Tom Watson will deliver a memorial lecture today to mark the 25th anniversary of the death of John Smith, who led the party from 1992 to 1994.
In an event hosted by the Fabian Society, Labour’s deputy leader is expected to make a speech that recalls his memories of Smith and celebrates the Labour tradition championed by the former leader.
Watson, who strongly supports the idea of holding another EU referendum and recently set up the ‘Future Britain Group’ for Labour parliamentarians dissatisfied with the current policy direction of the party, will particularly highlight Smith’s pro-European internationalism.
Smith regarded Euroscepticism, “whether of the right-wing independent trading nation variety or the left-wing ‘socialism in one country’ variety”, as “wrong-headed”, Watson will say. “If John was alive today… I have no doubt that he would have taken a stand very similar to that of his deputy, Margaret Beckett, and backed a People’s Vote as a way out of this destructive mess.”
As he did at the second Future Britain Group meeting last week, the deputy leader plans to present Labour as the only party that can defeat the far-right. In a message especially aimed at Remainers, he will urge Labour voters not to stay home in the European elections.
The Brexit Party, led by Nigel Farage, is widely expected to come first in the elections on May 23rd. “Farage and his far-right colleague, Stephen Yaxley Lennon, are trying to speak for Britain and define our country,” Watson will warn.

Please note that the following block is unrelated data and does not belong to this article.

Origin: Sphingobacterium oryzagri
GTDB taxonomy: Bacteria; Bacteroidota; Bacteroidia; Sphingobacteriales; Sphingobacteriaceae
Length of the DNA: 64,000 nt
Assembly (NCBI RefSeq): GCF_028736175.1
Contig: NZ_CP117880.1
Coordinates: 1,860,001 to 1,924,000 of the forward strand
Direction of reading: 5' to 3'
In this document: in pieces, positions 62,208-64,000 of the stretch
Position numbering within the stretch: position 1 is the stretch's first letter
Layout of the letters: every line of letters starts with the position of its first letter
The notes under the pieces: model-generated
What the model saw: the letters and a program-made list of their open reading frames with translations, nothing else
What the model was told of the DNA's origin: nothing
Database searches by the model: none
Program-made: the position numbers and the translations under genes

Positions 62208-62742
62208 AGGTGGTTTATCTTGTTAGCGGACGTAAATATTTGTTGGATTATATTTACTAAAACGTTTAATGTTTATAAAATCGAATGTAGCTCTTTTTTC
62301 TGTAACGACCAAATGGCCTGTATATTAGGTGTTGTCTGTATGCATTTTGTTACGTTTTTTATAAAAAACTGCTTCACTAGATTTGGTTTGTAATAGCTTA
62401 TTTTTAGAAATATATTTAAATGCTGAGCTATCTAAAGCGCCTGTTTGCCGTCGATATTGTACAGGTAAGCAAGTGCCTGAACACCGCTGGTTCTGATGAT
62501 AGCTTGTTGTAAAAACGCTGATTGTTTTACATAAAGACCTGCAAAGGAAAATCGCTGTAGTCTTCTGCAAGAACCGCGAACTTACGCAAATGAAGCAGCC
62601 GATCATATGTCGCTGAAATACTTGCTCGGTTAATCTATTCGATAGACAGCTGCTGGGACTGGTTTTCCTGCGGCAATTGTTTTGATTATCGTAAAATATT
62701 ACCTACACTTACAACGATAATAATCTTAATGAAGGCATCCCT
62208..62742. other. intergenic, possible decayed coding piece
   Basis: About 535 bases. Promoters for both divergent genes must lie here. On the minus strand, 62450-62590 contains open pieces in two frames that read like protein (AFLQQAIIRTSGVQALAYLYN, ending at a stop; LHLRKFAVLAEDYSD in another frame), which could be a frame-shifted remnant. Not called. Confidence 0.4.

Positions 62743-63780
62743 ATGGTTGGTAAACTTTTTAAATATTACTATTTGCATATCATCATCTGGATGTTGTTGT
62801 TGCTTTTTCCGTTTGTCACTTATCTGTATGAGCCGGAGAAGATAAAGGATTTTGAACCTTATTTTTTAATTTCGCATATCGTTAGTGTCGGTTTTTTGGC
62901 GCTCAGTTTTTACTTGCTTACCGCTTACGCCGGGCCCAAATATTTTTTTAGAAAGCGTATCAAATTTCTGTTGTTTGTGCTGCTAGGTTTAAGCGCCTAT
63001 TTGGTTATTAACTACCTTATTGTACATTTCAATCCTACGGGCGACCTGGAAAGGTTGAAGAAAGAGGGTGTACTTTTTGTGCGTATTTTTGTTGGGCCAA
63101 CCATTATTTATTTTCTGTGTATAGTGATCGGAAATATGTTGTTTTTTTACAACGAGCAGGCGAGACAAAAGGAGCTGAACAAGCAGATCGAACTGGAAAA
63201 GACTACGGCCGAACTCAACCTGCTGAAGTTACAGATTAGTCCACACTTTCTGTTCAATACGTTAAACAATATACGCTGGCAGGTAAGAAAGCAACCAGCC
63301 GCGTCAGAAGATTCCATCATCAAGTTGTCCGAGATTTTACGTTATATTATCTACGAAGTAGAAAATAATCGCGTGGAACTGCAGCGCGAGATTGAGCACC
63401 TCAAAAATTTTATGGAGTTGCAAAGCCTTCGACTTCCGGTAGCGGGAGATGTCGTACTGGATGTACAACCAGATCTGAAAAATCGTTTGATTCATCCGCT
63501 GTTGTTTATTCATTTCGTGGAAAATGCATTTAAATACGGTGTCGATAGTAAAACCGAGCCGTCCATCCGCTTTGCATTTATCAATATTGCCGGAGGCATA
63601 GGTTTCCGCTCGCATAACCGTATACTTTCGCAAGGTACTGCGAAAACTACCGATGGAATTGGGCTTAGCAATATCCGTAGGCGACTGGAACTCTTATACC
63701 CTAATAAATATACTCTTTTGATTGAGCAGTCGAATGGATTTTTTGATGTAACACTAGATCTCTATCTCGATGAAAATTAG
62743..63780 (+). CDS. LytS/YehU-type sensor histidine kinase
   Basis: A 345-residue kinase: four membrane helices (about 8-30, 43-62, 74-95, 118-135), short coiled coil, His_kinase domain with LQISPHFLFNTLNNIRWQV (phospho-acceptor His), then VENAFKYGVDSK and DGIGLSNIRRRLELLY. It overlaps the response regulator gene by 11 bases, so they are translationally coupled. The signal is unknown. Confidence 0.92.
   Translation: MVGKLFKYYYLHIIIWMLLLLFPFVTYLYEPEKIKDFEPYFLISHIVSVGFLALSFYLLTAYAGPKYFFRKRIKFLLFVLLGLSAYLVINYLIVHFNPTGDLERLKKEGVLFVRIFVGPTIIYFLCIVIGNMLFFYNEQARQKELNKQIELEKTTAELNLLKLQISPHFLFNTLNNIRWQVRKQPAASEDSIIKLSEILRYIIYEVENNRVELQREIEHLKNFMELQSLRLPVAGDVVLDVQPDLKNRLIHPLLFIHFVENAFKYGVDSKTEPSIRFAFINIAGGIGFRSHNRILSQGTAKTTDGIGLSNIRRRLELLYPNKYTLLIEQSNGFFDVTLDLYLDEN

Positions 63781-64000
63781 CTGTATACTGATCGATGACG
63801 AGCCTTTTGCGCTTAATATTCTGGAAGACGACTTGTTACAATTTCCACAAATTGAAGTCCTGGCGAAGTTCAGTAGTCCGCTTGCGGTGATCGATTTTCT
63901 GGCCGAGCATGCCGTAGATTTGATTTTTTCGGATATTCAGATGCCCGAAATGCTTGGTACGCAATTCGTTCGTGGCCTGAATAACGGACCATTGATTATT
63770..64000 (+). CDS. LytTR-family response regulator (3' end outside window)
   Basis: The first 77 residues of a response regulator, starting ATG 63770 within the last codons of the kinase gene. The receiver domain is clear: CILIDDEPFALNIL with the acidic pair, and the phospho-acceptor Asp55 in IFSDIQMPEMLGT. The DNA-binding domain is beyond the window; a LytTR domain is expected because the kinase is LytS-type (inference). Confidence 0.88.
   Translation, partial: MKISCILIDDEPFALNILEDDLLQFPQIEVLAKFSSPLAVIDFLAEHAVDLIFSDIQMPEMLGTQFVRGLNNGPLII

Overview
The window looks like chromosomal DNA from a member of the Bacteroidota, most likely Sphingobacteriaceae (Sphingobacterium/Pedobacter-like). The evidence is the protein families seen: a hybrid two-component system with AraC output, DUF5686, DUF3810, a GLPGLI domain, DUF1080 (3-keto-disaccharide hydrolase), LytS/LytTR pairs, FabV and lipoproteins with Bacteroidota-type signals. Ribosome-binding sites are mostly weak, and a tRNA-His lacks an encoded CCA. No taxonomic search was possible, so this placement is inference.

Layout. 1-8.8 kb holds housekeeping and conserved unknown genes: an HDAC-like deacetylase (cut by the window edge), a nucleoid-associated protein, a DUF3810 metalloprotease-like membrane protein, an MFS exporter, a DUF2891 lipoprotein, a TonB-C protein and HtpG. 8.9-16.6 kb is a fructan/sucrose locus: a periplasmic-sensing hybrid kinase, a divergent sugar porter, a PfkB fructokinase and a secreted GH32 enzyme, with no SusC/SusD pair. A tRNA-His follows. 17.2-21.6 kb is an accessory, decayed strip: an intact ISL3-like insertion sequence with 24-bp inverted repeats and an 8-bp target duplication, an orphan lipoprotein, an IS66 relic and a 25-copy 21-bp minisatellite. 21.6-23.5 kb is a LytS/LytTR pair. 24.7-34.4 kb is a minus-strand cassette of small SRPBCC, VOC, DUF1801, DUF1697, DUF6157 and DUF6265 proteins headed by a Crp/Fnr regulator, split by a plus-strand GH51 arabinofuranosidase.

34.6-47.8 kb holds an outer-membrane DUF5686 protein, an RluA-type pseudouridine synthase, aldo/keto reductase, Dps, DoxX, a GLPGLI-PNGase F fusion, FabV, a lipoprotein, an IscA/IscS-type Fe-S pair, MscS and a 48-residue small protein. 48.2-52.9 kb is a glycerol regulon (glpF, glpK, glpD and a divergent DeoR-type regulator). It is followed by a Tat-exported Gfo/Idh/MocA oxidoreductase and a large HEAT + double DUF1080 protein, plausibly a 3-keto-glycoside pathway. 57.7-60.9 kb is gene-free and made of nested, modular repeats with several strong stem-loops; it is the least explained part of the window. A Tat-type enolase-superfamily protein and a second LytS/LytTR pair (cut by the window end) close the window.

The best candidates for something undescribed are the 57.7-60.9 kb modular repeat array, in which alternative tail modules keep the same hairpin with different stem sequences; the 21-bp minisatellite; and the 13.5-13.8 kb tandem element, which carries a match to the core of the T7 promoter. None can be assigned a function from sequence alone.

“John Smith would have seen this plastic patriotism for what it was and exposed them for what they are – base nationalists of the nastiest kind; the ultimate cynics, playing on fears and lies.”
The deputy leader will add: “There are only two forces that can win this election – that nasty nationalism of the Farage Brexit Party, or the tolerant, compassionate outward-looking patriotism of the Labour Party. I can only plead with Labour supporters – don’t stay at home, don’t put that cross elsewhere, don’t let them win.”
Looking back on his personal memories of Smith, Watson will say: “I was a young man when John Smith died. I knew him, as well as a junior staffer at the party headquarters could know the leader. But ask anyone who worked with him, many of whom are here this evening, and we will tell you the relationship was more than one of dutiful subservience.
“We loved him. We had faith in him. We believed in him. Those qualities that the British people so warmed to, and grieved when he died, when strangers wept in the streets, and brought flowers to the steps of 150 Walworth Road, were even more apparent up close. His warmth, his intellect, his humour, his determination and above all his values.
“I was there on the night of the European Gala Dinner serving up the drinks, and myself and Iain McNicol walked him to the waiting car at the end of the evening. The last line of his speech that night was ringing in our ears – ‘please give us the opportunity to serve our country. That is all we ask.’ And that, as we know, was the last speech he made.”